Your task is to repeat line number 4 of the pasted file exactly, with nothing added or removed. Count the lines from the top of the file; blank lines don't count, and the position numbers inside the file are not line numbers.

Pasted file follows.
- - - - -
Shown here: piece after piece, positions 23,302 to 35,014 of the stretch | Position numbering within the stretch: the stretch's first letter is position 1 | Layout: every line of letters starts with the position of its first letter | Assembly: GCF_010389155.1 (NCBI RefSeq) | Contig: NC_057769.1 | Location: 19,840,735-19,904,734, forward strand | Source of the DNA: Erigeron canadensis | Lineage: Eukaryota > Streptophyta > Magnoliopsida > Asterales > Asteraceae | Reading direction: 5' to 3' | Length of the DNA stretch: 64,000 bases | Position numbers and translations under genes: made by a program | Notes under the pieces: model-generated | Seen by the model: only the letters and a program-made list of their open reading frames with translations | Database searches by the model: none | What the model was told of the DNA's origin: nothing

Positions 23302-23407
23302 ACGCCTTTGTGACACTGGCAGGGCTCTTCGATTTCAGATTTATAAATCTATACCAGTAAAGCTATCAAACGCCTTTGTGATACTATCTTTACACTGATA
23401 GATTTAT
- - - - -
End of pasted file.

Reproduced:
23401 GATTTAT